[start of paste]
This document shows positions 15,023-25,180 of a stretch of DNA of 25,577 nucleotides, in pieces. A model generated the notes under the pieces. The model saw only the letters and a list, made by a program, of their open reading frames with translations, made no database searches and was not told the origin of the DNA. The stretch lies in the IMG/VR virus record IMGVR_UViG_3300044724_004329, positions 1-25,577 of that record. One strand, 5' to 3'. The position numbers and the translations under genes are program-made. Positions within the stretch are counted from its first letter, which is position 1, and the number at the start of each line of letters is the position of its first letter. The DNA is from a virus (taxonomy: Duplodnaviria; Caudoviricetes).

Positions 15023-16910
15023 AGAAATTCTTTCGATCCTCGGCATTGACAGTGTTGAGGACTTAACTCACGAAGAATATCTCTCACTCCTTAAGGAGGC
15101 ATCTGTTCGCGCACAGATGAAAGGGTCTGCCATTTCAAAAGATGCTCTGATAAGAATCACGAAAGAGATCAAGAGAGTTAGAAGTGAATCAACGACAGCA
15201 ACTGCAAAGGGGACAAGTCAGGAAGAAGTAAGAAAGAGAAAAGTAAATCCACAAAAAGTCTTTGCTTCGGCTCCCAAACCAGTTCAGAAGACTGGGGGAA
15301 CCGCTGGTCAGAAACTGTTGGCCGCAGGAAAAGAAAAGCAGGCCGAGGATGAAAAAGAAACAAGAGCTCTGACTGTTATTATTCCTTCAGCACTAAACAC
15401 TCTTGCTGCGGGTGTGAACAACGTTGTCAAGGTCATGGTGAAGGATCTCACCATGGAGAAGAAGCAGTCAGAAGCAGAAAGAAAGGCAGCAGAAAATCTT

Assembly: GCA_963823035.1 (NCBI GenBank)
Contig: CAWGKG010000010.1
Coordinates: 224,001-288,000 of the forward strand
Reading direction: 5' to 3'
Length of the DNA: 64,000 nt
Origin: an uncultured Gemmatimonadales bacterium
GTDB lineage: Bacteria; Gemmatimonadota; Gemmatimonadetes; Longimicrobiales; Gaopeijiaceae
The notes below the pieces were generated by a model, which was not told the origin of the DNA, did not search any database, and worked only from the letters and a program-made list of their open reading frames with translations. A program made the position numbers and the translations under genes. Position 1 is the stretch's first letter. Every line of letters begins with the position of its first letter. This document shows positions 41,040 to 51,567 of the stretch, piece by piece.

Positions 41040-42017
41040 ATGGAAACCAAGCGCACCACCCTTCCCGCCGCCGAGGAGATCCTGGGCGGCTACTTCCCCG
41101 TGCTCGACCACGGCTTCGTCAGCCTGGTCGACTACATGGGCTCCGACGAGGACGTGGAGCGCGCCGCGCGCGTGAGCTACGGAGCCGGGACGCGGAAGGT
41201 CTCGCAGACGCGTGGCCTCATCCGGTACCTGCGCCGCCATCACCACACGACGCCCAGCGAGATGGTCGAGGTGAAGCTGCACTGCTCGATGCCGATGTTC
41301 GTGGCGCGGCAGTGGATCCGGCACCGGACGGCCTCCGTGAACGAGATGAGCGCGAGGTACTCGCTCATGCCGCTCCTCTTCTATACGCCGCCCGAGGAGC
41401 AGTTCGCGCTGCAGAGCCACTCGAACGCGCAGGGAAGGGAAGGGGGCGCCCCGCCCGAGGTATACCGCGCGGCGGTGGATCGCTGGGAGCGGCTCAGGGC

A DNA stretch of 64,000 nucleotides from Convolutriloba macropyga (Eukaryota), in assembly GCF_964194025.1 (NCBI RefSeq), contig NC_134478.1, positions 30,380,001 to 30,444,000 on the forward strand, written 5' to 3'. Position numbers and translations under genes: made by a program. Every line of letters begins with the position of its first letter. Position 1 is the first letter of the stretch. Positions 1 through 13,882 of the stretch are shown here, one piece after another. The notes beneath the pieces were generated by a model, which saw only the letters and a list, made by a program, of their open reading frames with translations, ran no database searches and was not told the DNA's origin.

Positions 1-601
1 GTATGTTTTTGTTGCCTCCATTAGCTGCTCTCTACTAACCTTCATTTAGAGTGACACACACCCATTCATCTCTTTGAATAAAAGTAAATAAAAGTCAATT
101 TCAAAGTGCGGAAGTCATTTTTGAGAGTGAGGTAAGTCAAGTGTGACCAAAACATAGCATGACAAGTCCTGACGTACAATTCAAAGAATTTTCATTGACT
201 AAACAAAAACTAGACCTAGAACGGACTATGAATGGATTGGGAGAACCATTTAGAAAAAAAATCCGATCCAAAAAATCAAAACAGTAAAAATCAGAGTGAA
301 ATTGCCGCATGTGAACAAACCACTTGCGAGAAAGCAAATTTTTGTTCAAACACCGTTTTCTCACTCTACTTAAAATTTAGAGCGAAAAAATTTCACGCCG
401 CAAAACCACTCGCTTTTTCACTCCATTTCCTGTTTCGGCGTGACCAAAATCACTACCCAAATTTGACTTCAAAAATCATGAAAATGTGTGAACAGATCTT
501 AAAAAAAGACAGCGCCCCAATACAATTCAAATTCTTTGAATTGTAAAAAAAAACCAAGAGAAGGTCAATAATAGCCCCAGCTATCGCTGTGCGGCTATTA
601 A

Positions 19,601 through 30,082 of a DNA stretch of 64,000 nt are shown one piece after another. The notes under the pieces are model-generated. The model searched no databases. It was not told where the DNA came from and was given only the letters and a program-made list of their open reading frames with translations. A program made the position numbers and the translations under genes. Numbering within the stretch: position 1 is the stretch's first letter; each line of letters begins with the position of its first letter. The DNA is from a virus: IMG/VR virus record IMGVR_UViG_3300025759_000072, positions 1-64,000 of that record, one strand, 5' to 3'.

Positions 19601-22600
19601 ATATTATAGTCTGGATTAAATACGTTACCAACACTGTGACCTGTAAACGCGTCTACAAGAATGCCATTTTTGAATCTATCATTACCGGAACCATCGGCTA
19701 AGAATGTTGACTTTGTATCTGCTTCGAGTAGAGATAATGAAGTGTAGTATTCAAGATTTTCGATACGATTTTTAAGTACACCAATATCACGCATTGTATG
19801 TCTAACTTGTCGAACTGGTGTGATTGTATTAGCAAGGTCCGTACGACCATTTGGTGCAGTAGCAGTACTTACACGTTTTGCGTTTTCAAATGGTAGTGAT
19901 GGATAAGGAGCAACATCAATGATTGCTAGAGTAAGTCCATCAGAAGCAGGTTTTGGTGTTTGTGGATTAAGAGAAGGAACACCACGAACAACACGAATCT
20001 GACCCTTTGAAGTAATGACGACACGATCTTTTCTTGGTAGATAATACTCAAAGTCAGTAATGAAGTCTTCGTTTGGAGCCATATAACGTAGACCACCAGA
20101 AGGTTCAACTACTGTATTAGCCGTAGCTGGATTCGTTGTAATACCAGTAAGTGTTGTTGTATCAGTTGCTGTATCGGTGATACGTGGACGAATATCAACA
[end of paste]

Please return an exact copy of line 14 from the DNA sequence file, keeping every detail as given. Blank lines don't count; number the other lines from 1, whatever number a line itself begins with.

GTDB lineage: Bacteria; Gemmatimonadota; Gemmatimonadetes; Longimicrobiales; Gaopeijiaceae